Bellardini v. Krikorian, 222 N.J. Super. 457, 459 (App. Div. 1988).
529. Bellardini v. Krikorian, 222 N.J. Super. 457, 462-63 (App. Div. 1988).
530. Bellardini v. Krikorian, 222 N.J. Super. 457, 463 (App. Div. 1988). In
reversing, the
Appellate Division instructed:
Obviously, the support for such expert opinion can be based on what the
witness
has learned from personal experience or from persons with adequate
training and
experience. . . .
Expert testimony may be furnished by a person whose knowledge, training
or
experience are deemed qualified to express their opinions on medical
subjects. . . .
The requirements for expert qualifications are in the disjunctive. The
requisite
knowledge can be based on either knowledge, training or experience.
Bellardini v. Krikorian, 222 N.J. Super. 457, 462-63 (App. Div. 1988).
531. Pearson v. St. Paul, 220 N.J. Super. 110 (App. Div. 1987).
after undergoing arthroscopic knee surgery. The procedure was
done under general anesthesia administered by a nurse anesthetist.
After the procedure, the child was brought to the recovery room,
where she went into cardiac arrest. She suffered severe brain
damage and died after being in a coma for five days. Plaintiff ’s
expert was an anesthesiologist who had been chairman of the
department of anesthesiology at Mt. Sinai Hospital and was chief
of anesthesiology at Upstate Medical Center. The court noted
that “his qualifications and credentials were impeccable.”532 When
asked whether he had an opinion as to what caused the death of the
child, the expert stated that the child was administered dosages that
were “large beyond normal standards.”533 The expert also rendered
the opinion that, given the dosage, inadequate precautions were
taken to avoid serious respiratory depression. The expert stated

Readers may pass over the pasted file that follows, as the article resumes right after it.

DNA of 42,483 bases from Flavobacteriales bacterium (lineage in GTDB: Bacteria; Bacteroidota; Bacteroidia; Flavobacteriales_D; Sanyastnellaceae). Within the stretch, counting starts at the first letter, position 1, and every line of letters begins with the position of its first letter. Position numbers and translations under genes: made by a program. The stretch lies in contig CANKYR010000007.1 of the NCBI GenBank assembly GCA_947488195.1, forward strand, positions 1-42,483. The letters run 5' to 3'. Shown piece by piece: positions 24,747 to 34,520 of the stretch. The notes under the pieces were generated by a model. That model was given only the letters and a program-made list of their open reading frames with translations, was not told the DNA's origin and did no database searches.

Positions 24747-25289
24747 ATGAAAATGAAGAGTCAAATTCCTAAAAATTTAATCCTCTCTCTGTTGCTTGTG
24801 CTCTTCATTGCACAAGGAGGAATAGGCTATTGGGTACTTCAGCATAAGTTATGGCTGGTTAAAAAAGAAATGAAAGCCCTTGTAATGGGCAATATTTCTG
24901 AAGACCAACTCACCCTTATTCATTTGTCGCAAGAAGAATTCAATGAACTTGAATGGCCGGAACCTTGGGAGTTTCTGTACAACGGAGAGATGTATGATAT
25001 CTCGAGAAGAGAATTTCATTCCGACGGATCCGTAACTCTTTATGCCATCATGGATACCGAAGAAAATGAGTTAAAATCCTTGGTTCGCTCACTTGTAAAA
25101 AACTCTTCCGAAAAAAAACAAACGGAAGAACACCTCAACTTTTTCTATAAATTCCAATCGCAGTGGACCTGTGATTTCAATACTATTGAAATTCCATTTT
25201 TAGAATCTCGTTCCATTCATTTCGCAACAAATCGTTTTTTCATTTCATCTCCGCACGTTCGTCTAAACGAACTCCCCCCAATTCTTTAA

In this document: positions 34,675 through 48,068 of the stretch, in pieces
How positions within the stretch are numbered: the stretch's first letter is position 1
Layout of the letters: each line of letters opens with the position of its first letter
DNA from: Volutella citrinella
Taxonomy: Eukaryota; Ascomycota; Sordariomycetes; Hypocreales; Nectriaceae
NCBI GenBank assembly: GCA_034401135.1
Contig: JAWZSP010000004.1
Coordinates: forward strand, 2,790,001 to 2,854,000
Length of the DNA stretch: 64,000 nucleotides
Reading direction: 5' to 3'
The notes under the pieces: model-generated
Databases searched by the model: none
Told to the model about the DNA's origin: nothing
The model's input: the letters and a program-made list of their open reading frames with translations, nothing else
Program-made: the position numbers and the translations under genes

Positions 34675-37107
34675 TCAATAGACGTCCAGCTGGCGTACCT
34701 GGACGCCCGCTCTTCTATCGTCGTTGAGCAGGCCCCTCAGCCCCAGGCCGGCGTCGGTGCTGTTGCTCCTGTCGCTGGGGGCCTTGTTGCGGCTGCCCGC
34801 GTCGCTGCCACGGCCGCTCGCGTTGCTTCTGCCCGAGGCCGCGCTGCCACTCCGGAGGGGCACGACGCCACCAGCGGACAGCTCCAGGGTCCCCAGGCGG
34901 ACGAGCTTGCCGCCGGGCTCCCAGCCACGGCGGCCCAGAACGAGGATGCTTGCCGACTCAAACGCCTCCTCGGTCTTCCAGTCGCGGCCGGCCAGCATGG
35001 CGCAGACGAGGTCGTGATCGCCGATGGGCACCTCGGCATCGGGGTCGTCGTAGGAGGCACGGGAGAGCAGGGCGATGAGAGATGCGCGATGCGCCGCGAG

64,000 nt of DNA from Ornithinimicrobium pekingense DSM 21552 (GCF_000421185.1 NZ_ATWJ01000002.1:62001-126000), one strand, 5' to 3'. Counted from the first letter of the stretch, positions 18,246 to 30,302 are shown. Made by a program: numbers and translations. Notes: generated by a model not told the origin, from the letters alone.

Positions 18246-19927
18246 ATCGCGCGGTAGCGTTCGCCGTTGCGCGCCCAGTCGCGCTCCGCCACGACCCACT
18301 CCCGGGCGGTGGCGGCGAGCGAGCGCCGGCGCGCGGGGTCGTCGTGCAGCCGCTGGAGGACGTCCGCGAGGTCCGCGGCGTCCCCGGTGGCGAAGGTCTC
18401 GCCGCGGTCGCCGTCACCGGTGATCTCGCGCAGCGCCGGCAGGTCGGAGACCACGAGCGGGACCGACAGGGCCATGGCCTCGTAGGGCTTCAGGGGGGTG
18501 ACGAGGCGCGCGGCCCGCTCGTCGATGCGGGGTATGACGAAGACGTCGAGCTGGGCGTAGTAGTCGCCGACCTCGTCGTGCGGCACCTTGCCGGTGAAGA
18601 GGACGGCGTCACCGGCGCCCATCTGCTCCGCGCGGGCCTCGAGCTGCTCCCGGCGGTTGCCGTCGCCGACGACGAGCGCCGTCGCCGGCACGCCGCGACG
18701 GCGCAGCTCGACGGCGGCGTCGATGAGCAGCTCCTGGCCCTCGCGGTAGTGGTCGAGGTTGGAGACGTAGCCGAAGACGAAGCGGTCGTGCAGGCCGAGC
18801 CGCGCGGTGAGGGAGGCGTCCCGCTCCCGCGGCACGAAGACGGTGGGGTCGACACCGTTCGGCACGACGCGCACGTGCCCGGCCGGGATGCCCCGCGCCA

that either the antidote to reverse the anesthesia should have been
given in the operative room instead of the recovery room or the
endotracheal tube should have been maintained until it was clear
that respiration was adequate. Finally, the expert also criticized
the failure to maintain the endotracheal tube since the anesthetic
may cause paralysis of the jaw muscles and the tongue may fall
backward, obstructing the airway.
On cross-examination, the expert confirmed that the dosages and
their timing were within acceptable medical standards. The trial
court therefore struck the testimony as a net opinion. However,
the Appellate Division reversed, holding that despite the issue
regarding the dosage, the expert testified that the defendant was
negligent regarding withdrawal of the oral tube and administration
of the drug to reverse the narcotic. The court explained:
We note that a net opinion has been defined as
the bare conclusions of an expert unsupported by
factual evidence. … In our view, it is patent that
[plaintiff’s expert’s] opinion in respect of [nurse]
St. Paul whether or not it would have ultimately
been accepted by the jury was not a ‘net opinion’,
but was rather a conclusion adequately based on
532. Pearson v. St. Paul, 220 N.J. Super. 110, 113 (App. Div. 1987).
533. Pearson v. St. Paul, 220 N.J. Super. 110, 114 (App. Div. 1987).
facts and expert assumptions permissibly and
reasonably drawn therefrom.534
An expert’s testimony is not a net opinion if based on observation
and examination of a patient or medical and other records. In
Baldyga v. Oldman,535 plaintiff brought a claim alleging that